Last Updated on May 5, 2015, by eNotes Editorial. Word Count: 267
1. Why is Kent violently angry at Oswald, Goneril’s steward?
2. Does Oswald pretend that Kent is a total stranger to him? What proves him wrong?
3. Why is Kent placed in the stocks?
4. What does Regan think would be worse than putting her father’s servant in the stocks?
5. What is Cornwall’s response to Kent’s statement that he serves the King?
6. How does Gloucester feel about Kent being placed in the stocks?
7. Why does Kent speak in verse when he is alone in the stocks and in prose earlier in the scene?
8. Whose letter does Kent read before he falls asleep?
9. Where has Edgar been living since he fled from his father’s castle?
10. How will he disguise himself in order to save his life?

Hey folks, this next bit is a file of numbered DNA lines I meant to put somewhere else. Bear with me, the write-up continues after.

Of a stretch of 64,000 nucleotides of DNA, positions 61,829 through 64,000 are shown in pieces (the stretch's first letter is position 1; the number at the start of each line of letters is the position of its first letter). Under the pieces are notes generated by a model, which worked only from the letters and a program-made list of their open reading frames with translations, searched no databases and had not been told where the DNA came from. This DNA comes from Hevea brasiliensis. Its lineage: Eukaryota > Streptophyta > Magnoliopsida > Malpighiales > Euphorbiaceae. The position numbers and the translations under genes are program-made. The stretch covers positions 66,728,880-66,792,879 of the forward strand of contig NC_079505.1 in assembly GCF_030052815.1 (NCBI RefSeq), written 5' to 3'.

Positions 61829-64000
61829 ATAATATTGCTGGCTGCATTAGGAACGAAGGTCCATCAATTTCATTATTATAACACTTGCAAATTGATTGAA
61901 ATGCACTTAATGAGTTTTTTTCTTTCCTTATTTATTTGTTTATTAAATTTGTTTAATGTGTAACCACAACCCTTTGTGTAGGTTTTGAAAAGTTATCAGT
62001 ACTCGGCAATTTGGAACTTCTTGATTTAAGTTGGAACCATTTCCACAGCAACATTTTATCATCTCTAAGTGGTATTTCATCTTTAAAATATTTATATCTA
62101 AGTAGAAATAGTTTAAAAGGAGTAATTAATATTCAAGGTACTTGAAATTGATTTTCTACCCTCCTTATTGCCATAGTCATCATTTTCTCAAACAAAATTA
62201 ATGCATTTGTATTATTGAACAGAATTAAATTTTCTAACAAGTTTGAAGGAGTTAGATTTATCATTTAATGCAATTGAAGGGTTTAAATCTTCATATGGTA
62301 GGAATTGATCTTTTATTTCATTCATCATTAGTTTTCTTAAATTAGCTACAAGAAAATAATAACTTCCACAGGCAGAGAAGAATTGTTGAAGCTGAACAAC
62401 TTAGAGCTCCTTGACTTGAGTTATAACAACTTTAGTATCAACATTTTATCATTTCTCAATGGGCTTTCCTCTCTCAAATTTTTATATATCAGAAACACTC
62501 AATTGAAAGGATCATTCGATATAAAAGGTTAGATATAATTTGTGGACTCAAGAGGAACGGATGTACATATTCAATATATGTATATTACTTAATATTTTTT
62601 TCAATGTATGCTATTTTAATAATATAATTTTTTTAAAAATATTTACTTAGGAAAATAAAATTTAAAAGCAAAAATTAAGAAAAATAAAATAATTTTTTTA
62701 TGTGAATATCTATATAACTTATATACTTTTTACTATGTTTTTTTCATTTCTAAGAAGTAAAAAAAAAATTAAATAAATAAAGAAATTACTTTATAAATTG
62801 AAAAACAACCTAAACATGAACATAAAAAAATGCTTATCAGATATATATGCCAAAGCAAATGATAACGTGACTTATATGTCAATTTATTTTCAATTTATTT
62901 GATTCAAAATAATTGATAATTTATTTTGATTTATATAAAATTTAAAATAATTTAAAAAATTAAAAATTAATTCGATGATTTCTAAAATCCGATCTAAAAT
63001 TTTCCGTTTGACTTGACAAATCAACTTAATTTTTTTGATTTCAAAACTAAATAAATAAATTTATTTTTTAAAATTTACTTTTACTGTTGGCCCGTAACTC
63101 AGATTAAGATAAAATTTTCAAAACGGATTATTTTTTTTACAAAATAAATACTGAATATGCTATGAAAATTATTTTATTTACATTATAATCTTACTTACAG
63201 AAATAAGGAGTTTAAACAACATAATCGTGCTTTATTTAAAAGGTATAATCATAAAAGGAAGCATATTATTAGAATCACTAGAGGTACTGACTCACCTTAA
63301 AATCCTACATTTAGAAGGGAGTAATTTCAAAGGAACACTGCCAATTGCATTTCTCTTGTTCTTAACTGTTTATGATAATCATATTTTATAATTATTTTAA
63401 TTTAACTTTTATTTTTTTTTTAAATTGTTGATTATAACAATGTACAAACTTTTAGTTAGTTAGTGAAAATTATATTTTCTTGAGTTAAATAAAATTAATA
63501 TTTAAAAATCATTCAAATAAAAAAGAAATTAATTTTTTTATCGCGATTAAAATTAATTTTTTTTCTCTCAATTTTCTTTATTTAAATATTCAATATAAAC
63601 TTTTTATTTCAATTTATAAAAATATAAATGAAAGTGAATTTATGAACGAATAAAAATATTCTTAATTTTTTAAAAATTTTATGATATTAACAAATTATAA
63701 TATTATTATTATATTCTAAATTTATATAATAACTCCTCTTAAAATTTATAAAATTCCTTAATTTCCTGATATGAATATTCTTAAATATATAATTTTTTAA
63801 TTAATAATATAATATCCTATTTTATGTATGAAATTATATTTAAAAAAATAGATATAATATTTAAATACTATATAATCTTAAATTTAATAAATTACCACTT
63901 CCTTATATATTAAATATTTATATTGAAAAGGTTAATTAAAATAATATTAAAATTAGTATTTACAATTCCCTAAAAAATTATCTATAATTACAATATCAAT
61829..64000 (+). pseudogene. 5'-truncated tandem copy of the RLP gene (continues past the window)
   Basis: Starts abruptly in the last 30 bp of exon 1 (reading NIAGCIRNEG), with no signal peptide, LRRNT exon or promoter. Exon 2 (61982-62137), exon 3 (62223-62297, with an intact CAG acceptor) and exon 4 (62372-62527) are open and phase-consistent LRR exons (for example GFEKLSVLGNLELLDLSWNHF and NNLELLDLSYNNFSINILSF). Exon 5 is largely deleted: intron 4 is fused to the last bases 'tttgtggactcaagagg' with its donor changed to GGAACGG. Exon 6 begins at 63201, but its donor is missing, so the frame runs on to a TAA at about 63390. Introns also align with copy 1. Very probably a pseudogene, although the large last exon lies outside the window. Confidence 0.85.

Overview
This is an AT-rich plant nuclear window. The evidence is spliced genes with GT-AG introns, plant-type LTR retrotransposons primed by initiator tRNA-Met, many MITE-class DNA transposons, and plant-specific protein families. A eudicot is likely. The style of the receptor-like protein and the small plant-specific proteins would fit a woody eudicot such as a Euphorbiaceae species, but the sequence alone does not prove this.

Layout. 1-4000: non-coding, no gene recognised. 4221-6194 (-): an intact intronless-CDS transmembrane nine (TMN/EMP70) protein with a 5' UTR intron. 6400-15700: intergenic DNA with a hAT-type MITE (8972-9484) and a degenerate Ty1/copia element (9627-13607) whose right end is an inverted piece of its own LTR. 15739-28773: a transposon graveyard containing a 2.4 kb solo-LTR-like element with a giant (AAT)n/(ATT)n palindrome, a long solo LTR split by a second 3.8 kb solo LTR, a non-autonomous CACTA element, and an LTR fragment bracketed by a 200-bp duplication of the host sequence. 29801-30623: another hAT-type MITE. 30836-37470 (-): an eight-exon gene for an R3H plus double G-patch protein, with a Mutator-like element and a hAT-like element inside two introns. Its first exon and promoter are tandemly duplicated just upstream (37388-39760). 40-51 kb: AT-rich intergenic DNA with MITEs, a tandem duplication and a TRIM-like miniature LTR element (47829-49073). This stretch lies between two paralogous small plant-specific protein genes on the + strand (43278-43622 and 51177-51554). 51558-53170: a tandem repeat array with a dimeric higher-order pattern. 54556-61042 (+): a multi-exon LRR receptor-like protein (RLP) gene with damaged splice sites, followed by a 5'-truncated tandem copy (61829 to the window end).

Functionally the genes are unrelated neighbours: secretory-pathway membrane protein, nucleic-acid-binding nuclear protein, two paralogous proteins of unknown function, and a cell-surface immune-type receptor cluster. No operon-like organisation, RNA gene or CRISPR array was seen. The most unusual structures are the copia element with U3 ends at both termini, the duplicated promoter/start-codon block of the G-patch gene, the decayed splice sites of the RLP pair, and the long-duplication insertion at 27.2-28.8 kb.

1. Kent is angry because Oswald comes with letters against the King and, pretends he has never seen Kent.
2. Oswald pretends he has never met Kent, but later he tells Cornwall the entire story.
3. Kent is placed in the stocks because Cornwall takes Oswald’s side against Kent’s in the quarrel.
4. Regan feels it would be worse to have her sister’s steward abused than to have her father’s courier put in the stocks.
5. Cornwall remains stoic about putting the King’s servant in the stocks.
6. Gloucester feels the King will “take it ill” when he sees him in this condition.
7. When he is alone he no longer needs to maintain his disguise.
8. Kent reads a letter from Cordelia.
9. Edgar has been living in the hollow of a tree.
10. Edgar will disguise himself as Tom o’ Bedlam.
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